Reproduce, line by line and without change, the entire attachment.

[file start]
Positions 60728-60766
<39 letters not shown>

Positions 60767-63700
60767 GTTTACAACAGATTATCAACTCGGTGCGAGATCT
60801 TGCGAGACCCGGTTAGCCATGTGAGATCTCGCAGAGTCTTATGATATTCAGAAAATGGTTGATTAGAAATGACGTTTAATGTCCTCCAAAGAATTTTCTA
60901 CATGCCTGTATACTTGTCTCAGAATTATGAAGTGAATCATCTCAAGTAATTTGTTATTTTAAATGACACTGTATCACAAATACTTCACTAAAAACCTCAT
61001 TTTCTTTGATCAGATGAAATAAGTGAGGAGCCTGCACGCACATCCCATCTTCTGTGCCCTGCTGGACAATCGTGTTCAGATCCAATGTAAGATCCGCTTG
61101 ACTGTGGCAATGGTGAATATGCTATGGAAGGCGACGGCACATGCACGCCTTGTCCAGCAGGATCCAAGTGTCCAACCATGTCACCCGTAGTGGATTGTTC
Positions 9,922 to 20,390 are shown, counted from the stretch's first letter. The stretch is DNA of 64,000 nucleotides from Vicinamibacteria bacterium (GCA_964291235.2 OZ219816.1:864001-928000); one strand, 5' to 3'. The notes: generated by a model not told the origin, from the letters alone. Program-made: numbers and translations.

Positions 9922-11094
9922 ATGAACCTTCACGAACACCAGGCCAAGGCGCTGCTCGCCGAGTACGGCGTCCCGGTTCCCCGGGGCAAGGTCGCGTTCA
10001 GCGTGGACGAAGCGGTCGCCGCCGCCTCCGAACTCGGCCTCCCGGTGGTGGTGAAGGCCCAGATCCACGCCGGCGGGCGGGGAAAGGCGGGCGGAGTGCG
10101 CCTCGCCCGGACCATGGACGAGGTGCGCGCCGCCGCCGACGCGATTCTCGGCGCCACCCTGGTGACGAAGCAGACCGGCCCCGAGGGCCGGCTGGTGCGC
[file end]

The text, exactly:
Positions 60728-60766
<39 letters not shown>

Positions 60767-63700
60767 GTTTACAACAGATTATCAACTCGGTGCGAGATCT
60801 TGCGAGACCCGGTTAGCCATGTGAGATCTCGCAGAGTCTTATGATATTCAGAAAATGGTTGATTAGAAATGACGTTTAATGTCCTCCAAAGAATTTTCTA
60901 CATGCCTGTATACTTGTCTCAGAATTATGAAGTGAATCATCTCAAGTAATTTGTTATTTTAAATGACACTGTATCACAAATACTTCACTAAAAACCTCAT
61001 TTTCTTTGATCAGATGAAATAAGTGAGGAGCCTGCACGCACATCCCATCTTCTGTGCCCTGCTGGACAATCGTGTTCAGATCCAATGTAAGATCCGCTTG
61101 ACTGTGGCAATGGTGAATATGCTATGGAAGGCGACGGCACATGCACGCCTTGTCCAGCAGGATCCAAGTGTCCAACCATGTCACCCGTAGTGGATTGTTC
Positions 9,922 to 20,390 are shown, counted from the stretch's first letter. The stretch is DNA of 64,000 nucleotides from Vicinamibacteria bacterium (GCA_964291235.2 OZ219816.1:864001-928000); one strand, 5' to 3'. The notes: generated by a model not told the origin, from the letters alone. Program-made: numbers and translations.

Positions 9922-11094
9922 ATGAACCTTCACGAACACCAGGCCAAGGCGCTGCTCGCCGAGTACGGCGTCCCGGTTCCCCGGGGCAAGGTCGCGTTCA
10001 GCGTGGACGAAGCGGTCGCCGCCGCCTCCGAACTCGGCCTCCCGGTGGTGGTGAAGGCCCAGATCCACGCCGGCGGGCGGGGAAAGGCGGGCGGAGTGCG
10101 CCTCGCCCGGACCATGGACGAGGTGCGCGCCGCCGCCGACGCGATTCTCGGCGCCACCCTGGTGACGAAGCAGACCGGCCCCGAGGGCCGGCTGGTGCGC